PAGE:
Located at the busy junction of Sims Avenue and Paya Lebar Road, the former Geylang Fire Station has witnessed the rapid transformation of Paya Lebar’s infrastructure over the years.
With its floor-to-ceiling doors and window shutters — all brightly painted in blazing red — the Paya Lebar Office Centre does not appear like other office complexes.
Previously known as the Geylang Fire Station, its civic role is visible in the building’s architecture. The large doors on the first storey once acted as entrances for fire engines — allowing the vehicles to be swiftly deployed. For a brief period, an ambulance was also posted to the fire station to aid in rescue efforts.
Designed as a fire station during the colonial period, the red and white rectangular building has an austere façade — embellished solely by a cantilevered balcony with repetitive vertical balustrades on the second storey.
Like other colonial structures in Singapore, the building features architectural adaptations to the tropical weather: a big hip roof with extended eaves provides shelter from the sun and rain, while louvre windows and tall ceilings efficiently dissipate heat and enhance natural ventilation.
Opened in 1929, it is reputed for being the second oldest fire station in Singapore; the first was the Central Fire Station, built in 1908. Over the next 73 years, the diminutive building served as the fire station’s working premises. For the firefighters, the station was akin to a second home — living quarters provided accommodation for them and their families, while a prayer room, installed in 1951, allows Muslims to perform their prayers whilst on duty.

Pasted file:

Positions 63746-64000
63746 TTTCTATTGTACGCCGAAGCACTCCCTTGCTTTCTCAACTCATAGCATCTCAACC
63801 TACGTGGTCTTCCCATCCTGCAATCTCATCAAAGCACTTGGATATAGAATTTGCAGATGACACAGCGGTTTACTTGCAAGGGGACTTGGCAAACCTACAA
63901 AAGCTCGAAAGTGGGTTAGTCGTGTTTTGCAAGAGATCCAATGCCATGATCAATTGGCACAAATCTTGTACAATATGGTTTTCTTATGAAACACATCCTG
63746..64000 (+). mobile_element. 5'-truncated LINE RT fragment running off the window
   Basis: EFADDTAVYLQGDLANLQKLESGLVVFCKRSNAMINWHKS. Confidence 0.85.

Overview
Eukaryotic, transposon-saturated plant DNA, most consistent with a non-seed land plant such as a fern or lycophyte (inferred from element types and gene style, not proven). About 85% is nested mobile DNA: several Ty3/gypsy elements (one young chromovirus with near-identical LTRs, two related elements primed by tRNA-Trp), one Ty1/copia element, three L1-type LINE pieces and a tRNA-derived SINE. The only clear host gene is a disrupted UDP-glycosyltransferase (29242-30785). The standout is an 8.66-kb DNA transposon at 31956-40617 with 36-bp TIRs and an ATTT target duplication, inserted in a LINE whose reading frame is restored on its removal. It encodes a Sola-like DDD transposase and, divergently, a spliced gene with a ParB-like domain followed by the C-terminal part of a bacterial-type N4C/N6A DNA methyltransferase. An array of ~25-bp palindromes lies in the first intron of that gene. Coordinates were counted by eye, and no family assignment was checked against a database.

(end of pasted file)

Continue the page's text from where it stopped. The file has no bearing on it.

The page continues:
In 2002, the station ceased its operations and was replaced by the Paya Lebar Fire Station at 4 Ubi Avenue — also known as the Headquarters of the Singapore Civil Defence Force.
Granted conservation status in 2007, the former Geylang Fire Station stands as a relic of the past. Now leased out as a commercial and industrial office complex, it remains distinctly different in its appearance to the buildings in the vicinity.
This is a conserved building(s) by the Urban Redevelopment Authority (URA), please visit URA’s Conservation Portal for more details.
Buildings and sites featured on Roots.SG are part of our efforts to raise awareness of our heritage; a listing on Roots.SG does not imply any form of preservation or conservation status, unless it is mentioned in the article. The information in this article is valid as of December 2019 and is not intended to be an exhaustive history of the site/building.